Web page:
My point: the real problem isn’t red light cameras, it’s the notion in this country that “yellow light=FLOOR IT.” I’ve seen cars hit intersections a good two or three seconds after the light has changed and never hesitate. And since they’re usually going a good 20-30 MPH over the speed limit, if they hit anybody it’s going to be bad. People need to learn that a yellow light isn’t a signal to speed up and beat a red light, and that running a red light maybe MAYBE saves you four or five seconds TOTAL on your trip. Is that really worth risking your life for? Or somebody else’s?

Mousky (user link) says:

Re: Re:

What you did was not “essentially wrong”, it was wrong. I find it amusing that you were bothered by the three cars that also ran the red light, but do not seem to be bothered by the fact that you entered the intersection when the light was red. That means that you were not paying attention, that you were driving too fast to safely slow down and stop, that you like taking chances, or some combination of the three.

It is even more amusing that you talk about “yellow light=FLOOR IT” but admit to entering an intersection when the light was red. What did you think the amber light was for in your case?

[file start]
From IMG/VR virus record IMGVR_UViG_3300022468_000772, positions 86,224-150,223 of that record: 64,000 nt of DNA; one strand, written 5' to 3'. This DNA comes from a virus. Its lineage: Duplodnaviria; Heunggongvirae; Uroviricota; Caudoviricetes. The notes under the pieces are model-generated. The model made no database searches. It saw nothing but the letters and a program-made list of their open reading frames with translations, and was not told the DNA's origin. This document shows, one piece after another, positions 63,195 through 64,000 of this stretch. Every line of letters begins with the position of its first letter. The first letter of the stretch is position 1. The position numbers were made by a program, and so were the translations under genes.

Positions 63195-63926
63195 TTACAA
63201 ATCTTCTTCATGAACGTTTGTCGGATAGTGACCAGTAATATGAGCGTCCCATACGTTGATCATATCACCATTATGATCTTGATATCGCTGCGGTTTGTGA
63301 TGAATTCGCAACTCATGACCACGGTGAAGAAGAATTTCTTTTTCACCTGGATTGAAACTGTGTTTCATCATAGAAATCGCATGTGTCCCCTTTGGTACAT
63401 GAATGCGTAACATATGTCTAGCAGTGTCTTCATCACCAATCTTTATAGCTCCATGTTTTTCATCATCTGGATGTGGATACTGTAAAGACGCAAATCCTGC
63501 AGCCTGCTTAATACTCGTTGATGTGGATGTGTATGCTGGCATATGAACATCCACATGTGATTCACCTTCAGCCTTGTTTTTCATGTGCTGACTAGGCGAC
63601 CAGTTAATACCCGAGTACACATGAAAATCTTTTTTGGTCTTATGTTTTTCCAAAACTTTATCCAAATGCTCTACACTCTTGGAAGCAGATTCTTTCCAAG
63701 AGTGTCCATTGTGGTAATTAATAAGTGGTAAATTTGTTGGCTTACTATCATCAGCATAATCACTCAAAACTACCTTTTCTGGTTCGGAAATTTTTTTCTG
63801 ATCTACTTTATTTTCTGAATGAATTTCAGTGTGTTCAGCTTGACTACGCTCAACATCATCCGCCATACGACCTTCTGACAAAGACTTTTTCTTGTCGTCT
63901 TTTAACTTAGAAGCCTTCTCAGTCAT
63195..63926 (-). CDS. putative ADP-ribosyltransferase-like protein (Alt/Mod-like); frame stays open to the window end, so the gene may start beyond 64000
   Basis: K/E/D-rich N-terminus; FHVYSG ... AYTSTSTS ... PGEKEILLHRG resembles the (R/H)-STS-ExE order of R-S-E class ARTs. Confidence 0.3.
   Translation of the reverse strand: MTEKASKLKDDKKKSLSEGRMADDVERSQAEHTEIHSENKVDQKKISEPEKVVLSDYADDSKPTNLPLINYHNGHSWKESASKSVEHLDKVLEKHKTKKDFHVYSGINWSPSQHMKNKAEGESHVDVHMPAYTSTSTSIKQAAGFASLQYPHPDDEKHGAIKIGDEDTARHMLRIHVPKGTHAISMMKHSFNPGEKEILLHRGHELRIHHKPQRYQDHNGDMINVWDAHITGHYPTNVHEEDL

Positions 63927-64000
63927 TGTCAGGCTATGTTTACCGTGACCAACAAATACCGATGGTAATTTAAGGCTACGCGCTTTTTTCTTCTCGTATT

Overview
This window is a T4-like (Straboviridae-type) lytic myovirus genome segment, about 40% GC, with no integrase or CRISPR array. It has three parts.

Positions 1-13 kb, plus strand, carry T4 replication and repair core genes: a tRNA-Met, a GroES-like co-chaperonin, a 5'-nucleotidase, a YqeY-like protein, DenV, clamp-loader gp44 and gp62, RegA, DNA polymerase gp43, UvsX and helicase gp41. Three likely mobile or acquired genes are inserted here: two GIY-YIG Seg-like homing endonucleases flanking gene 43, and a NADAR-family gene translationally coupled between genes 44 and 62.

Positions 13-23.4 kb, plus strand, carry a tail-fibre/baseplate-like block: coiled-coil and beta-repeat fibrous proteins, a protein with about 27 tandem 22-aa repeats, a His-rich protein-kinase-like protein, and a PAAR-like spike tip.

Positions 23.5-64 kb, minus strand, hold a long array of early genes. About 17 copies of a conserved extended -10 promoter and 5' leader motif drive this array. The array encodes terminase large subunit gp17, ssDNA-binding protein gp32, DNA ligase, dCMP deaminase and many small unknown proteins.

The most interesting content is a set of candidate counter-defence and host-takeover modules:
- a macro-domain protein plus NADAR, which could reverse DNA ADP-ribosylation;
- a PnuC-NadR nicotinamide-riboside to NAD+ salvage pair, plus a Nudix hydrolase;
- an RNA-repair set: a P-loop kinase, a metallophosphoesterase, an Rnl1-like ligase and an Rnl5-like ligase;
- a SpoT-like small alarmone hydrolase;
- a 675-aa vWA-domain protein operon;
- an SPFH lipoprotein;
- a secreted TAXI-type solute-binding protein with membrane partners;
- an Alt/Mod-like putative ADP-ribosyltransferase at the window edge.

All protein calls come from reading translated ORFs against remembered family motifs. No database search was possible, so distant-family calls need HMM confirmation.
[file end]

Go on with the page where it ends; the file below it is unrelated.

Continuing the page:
Wizard Prang (user link) says:

Amber means STOP!

Most people seem to think it means “FLOOR IT!”.

I have an annoying habit of braking for amber which has had the driver behind praising my braking technique. At least that is what I think he was doing – his mouth was moving 🙂

And that, my friends, is why there are there are more accidents at camera-infested junctions.

Personally, I think the cameras should be removed, but sadly it seems that too many people cannot be trusted to do the right thing unless a Cop is watching…

anonymous coward says:

i’m sure that the people in the crosswalk are happy that drivers are trying harder to NOT run red lights.

From my experience, brain-dead suburbanites are responsible for most traffic accidents. They are either a.) talking on their cell phones b.) drinking a triple grande venti half-caf somethingorother c.) just too friggin self-absorbed d.) used to driving in their gated pedestrian-free community e.) all the above

Scott says:

Here's an idea

Did anyone listen to the local radio stations talk about this when it came up? In Columbus OH, they were up in arms and they had on every radio station(probably the same group calling ever station):

“The easiest way to defeat a red light camera is to tailgate the guy in front of you.” With this typical dipsh*t reasoning there would be an unavoidable increase in accidents. People first looked for a way to defeat the camera, not to drive better.

In response to the “countries without lights” nonsense. The drivers tests in most other countries are much harder than the US. Most include costs far exceeding the US to get it as well, and the cops do not have to defend writing tickets in court. If you get a ticket, you pay, because most cop cars have dash cams, and a lot of highways have cameras too. But you would piss and moan about your rights being violated with that too.